London (CNSNews.com) - A British Conservative lawmaker has been denied the opportunity to chair an key parliamentary committee because Labor colleagues feared he would try to impose Catholic norms relating to birth control and abortion on their work.
In what his electoral office said could be described as a case of religious discrimination, Edward Leigh was forced to withdraw his nomination as chairman of the House of Commons select committee on international development.
Although Conservative and Labor had previously been agreed on his chairmanship, when it came before the committee for what was assumed would be a rubber-stamping, Labor members of the committee objected.
Leigh was questioned for half an hour on whether he would toe "the Vatican line." He was left with the impression that if he repudiated the church's view on abortion and contraception he would have been approved for the post.
Leigh was away on vacation Friday, but a spokesman for his constituency office in Gainsborough, 150 miles north of London, said that the main issue raised by the Laborites was contraception.
"There was an argument [from the critics] that in the Third World, with AIDS problems and so on, that he would not be able to put forward a detached view rather than a personal view."
Leigh had told them that, when acting as chairman, he'd put forward the views of the committee, and not "seek to impose his own personal morality" on the situation.
"The phrase he used was, he wouldn't be acting as a papal envoy but as chairman of the committee, reflecting the views of the committee," the spokesman said.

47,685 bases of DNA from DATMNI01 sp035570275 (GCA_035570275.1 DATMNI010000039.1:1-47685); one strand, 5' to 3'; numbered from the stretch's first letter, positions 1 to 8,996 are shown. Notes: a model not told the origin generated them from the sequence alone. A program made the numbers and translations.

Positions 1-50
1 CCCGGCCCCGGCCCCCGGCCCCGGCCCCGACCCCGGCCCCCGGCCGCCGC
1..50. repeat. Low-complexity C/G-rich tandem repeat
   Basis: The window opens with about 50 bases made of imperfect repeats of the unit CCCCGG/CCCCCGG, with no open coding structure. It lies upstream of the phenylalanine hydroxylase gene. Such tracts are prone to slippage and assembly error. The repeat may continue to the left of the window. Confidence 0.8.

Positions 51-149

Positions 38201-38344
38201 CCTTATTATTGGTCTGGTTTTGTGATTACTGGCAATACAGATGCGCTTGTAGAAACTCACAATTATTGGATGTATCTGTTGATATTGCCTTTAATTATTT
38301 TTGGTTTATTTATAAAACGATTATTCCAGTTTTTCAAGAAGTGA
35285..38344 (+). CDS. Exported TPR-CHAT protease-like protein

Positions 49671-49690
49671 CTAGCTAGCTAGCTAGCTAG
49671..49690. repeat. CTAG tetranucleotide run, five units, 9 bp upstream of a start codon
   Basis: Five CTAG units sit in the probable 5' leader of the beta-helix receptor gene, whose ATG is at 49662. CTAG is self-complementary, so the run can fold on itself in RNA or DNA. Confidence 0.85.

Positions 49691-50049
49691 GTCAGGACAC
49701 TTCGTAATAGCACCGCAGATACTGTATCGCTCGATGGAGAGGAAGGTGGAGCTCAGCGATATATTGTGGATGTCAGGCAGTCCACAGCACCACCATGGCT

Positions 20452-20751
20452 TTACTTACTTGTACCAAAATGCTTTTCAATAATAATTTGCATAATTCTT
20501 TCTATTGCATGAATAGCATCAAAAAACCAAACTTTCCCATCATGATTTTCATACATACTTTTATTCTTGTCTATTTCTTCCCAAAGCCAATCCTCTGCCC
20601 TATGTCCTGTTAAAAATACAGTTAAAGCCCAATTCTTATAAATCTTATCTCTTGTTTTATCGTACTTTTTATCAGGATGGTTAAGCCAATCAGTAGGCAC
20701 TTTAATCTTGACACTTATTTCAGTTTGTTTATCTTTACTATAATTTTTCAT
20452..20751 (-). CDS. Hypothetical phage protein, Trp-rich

Leigh had been surprised by the row, because as far as he could recall, his own views on contraception had never been made public.
In the end, he had been forced to stand down. It was clear that, the Conservatives were going to retain the chairmanship, it would have to put forward an alternative candidate.
"It could be argued that it's a case of religious discrimination, but he's not pursuing the matter in any way - it's the rough and tumble of politics," he said.
A leading pro-life group, the Society for the Protection of Unborn Children, criticized the development.
"Had Mr. Leigh's chairmanship not been blocked on nakedly discriminatory grounds, I am sure he would have allowed the committee to consider alternatives to promoting abortion, which is neither a solution to third-world poverty nor a legitimate means of family planning," a spokesman said.
Forced abortions, sterilization
Through its international development department, the British government provides funds for agencies that promote abortion and other "reproductive" policies, including China's controversial population control scheme.
Although the government denies funding Beijing's "one child" program, in 1999 it gave some $21 million to the United Nations Population Fund and around $8 million to the International Planned Parenthood Federation. In that same year, the UNPF and IPPF gave around $6 to population control programs in China.
During a recent debate in the upper House of Lords on international development legislation, Conservative lawmakers proposed an amendment reading: "Assistance may not be provided to any person or body that is assisting, promoting or practicing coercive population policies."
The debate heard charges of how forced abortion, forced sterilization and the forcible fitting of abortifacent contraceptives for women had become commonplace in China since the "one-child" policy was introduced in 1980.
The Conservative motion was held over until the next stage in the legislative process, scheduled for October.
But during the discussion, Baroness Amos, a foreign office minister, said she did not agree that the Bill under discussion should include a requirement that the government take into account "a government's human rights record in determining the nature and scale of assistance for its people."